Is SA a conducive environment for youth employment?
Only 25% of South African youth feel positive about the future, according to a survey published in News24 late last year. They face pressure and uncertainty about the economy, energy, climate change and other issues, leaving them feeling stressed out and unsure about the future.
CTU Training Solutions held a webinar in June at which it discussed various issues related to the future world of work.
What is the first step?
With the high percentage of youth unemployment in South Africa (more than 30%), panellists were asked what is the first thing to consider in the fight to combat unemployment.
Sarah Farrell, strategic communication and fundraising manager at African Climate Alliance, says several factors come into play, there is no one single solution. “Climate is often a secondary consideration when people are fighting bread and butter issues. However, we see floods affecting many areas of SA and damaging infrastructure. This presents a good opportunity around combating unemployment because we can look at how to find or create green economic jobs, if we look at moving away from fossil fuel, food security or water stability. We can upskill people and find jobs that are emerging, that don’t exist yet, as we transition into an economy that’s sustainable for people and the planet.”
Themba Robin, SA voice artist, actor, MC and content creator, who MCed the webinar, agreed, saying: “You need to make sure your future self is looked after, look for opportunities in jobs that don’t exist yet.”
Farai Mzungu, COO of Youth Health Africa, agrees: “Whether it’s youth looking for jobs or employers looking for skills, the statistics are disheartening – they paint a clear picture of a multi-faceted issue. The answer won’t be a one-size-fits-all solution. The first step should be boosting job creation and increasing demand for labour. SA is ripe for entrepreneurship and innovation: we need to create and foster an environment that encourages young people to put new ideas on paper and develop those into action. We need to encourage them to start small businesses and employ people.”
Tshepiso Malema, founder and CEO of Gamers Territory, is an advocate for the gaming industry: “It comes with skills development that can be monetised. Ten years ago, we wouldn’t have imagined using gaming skills to make money. Young people should take advantage of social media and the digital world.”
Robin says: “I see a recurring theme, we’re talking about using the skills that we already have, but also preparing for jobs that will exist in five to 10 years’ time.”
Vhahangwele Tsotetsi, chairperson of Project Youth SA, agrees that there’s no single solution to youth unemployment. “It’s crucial to enhance the quality of education and skills development. We need to bridge the skills gap and create economic competitiveness. In SA, we have many unemployed youth, but most of them lack the skills that are in demand by the job market. By improving education and skills development, we can bridge the gap between the skills required by employers and the unemployed youth, enabling them to access the job market. By investing in education and skills development, we’ll enhance the overall economic competitiveness of SA, as a skilled workforce attracts local and foreign investment.”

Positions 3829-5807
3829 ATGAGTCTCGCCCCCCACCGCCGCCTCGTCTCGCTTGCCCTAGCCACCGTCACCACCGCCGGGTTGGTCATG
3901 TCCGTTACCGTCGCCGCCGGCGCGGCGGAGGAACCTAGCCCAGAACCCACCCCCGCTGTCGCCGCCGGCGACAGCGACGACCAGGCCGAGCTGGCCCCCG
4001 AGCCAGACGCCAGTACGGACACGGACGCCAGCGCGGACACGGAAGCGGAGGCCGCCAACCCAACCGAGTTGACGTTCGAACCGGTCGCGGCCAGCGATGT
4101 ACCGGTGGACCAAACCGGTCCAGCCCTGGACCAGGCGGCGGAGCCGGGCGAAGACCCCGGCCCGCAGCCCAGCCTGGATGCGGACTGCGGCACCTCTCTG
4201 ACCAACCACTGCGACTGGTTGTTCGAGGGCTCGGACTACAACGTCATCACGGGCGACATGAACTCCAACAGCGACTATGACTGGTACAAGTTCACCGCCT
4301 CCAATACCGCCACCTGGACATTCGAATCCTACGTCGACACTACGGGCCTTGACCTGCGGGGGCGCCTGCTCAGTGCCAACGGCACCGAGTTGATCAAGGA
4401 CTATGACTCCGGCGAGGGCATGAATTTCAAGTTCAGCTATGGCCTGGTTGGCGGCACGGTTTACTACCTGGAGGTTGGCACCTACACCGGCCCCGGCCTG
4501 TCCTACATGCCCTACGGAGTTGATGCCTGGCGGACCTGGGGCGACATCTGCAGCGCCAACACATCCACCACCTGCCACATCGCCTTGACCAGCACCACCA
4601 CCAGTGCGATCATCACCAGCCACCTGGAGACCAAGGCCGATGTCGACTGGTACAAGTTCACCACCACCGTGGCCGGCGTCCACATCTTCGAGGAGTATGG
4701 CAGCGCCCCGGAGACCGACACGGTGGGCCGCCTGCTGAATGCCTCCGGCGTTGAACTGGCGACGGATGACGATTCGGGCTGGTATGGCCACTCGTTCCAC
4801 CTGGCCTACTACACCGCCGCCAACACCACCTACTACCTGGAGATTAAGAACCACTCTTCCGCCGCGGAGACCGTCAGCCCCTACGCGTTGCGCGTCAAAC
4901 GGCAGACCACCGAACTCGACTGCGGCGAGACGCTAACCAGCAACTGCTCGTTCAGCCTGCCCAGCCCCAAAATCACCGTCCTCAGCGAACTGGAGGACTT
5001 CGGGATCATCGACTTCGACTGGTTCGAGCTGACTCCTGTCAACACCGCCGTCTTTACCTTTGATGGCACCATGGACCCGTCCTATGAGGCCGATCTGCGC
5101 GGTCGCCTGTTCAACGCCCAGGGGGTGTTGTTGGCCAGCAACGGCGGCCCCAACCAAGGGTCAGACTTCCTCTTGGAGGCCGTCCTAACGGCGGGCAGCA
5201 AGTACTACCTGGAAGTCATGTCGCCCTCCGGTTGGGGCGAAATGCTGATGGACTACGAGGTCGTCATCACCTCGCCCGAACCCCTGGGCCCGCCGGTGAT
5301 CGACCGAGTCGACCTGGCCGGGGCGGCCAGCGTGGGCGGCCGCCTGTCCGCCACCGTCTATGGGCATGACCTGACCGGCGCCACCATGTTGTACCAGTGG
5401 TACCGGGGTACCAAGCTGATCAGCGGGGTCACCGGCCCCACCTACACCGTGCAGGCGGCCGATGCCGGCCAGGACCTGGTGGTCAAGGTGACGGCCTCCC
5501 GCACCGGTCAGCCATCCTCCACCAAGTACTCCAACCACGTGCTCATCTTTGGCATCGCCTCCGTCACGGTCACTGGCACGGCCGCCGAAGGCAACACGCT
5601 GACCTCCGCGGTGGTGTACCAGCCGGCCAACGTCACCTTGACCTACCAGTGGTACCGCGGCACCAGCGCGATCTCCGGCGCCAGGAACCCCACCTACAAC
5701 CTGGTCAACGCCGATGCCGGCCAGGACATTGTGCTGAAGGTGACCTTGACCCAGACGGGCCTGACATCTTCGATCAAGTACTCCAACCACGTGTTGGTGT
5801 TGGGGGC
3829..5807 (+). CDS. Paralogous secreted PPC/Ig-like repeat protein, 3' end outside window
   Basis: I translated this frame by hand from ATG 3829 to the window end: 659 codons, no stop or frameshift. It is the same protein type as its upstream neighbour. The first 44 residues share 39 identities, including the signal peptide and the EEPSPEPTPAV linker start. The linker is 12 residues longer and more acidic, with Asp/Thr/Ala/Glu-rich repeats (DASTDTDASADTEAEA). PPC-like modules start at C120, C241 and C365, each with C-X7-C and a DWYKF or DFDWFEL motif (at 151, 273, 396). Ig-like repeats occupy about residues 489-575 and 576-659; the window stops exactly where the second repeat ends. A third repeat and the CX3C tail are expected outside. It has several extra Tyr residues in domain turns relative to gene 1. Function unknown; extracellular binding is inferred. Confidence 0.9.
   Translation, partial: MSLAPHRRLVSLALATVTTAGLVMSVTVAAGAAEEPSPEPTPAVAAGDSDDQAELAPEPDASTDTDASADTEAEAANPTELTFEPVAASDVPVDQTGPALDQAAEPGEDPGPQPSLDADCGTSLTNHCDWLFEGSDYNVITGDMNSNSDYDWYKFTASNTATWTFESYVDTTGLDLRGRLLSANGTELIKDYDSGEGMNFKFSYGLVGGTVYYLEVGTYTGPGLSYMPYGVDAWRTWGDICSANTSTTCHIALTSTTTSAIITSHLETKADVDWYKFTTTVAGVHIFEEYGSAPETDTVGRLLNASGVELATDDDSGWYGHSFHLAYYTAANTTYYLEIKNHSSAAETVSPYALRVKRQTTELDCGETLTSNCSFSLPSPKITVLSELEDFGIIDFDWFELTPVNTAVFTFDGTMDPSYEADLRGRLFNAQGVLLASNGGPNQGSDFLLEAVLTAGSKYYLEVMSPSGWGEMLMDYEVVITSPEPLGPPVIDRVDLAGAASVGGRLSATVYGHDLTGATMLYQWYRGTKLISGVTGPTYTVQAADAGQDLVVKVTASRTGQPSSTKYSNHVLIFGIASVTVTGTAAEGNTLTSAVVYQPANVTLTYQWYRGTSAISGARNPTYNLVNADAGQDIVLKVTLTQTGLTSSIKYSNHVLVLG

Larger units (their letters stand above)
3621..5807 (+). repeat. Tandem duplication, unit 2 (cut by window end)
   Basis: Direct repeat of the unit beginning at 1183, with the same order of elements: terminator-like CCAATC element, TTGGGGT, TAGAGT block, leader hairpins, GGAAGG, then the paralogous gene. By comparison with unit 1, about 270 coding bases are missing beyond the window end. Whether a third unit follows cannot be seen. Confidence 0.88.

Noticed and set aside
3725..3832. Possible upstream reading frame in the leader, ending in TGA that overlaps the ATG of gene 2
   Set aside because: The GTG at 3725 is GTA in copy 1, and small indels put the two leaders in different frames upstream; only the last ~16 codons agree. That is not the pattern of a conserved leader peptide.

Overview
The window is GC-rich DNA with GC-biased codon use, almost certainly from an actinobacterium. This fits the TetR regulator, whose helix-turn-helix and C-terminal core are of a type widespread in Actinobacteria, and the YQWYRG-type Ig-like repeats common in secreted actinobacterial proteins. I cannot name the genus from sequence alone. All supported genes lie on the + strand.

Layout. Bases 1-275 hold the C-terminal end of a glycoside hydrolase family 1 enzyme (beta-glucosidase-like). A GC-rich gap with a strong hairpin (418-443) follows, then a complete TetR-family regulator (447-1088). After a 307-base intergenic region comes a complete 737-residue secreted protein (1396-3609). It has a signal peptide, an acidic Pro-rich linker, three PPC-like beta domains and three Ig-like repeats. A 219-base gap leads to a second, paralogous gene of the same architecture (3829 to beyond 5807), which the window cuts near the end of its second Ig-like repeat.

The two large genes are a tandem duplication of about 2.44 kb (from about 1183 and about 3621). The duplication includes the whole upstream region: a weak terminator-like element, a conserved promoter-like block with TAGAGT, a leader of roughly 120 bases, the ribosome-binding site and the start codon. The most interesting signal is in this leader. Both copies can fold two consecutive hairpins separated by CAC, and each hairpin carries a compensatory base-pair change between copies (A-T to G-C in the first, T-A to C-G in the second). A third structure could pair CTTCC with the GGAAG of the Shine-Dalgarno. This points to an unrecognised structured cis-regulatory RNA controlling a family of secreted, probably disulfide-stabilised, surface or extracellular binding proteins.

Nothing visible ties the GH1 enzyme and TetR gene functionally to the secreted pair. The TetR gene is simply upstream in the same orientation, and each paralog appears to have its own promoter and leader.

He cites the example of Germany, a country that managed to more than halve its youth unemployment rate by combining school education with a practical, workplace component. “The country has also implemented measures to reduce the regulatory burden on businesses, creating a more flexible labour market, making it easier for youth to find work.”
Tsotetsi advises the youth to get the exposure and experience they require in their field by volunteering while they’re still studying.
Robin points out that this is similar to the old apprenticeship system, where young people worked with an expert in their field for a period of time.
Abdul Soondka, analyst at Cadena Growth Partners, adds: “Most companies are looking, in the short term, to reduce their bottom-line expenditure and save money, with retrenchments being one of the tools deployed. Official youth unemployment may be around 30%, but the effective unemployment rate is a much higher number.”
He advises youth to look for problems to solve, such as access to potable drinking water. “Instead of looking at how to increase profits, businesses should be looking at how they can increase the number of people able to spend and contribute towards the country’s economy.”
SA’s challenging social, political, economic environment
Robin highlights a common theme – the importance of taking positive steps forward instead of defensive steps backwards. “As South Africans, we’re unique in that we’re challenged on so many levels on a daily basis; we face unrest, lack of access to energy and water, we have safety concerns and gender-based violence is rife. As a young person, how do we tackle this in a positive manner?”
Itumeleng Mokoena, economist for Trade and Industrial Policy Strategies, believes a lot of SA’s problems are structural in nature. “Some of the drivers of our high unemployment rate among the youth are a skills mismatch between what employers look for and the skills that job seekers have. Young people need to be equipped with skills needed by the SA economy now and in the future. This is a structural problem that must be addressed. Then there’s the cost of finding a job, which we don’t often think about. Many of our youth live outside the main economic centres, so incur transportation costs when going to look for a job. If they look for work online, they incur data costs. Finally, they might not know how to look for a job, how to do a CV or prepare for interviews. We need to bridge those gaps.”
Mokoena also believes that we need to create a sense of optimism among young people by offering mentorship opportunities that will help them to equip themselves with skills required by today’s economy.
Tarris Arnold, Business Development Lead at Luno SA, says it’s easy to find a problem to solve, as there are so many of them. “As individuals, we need to be accountable for how we contribute to those problems. There is a lot of value in taking accountability and trying to solve a problem in your immediate area.” He advises the youth to choose one small problem to solve instead of trying to change the world.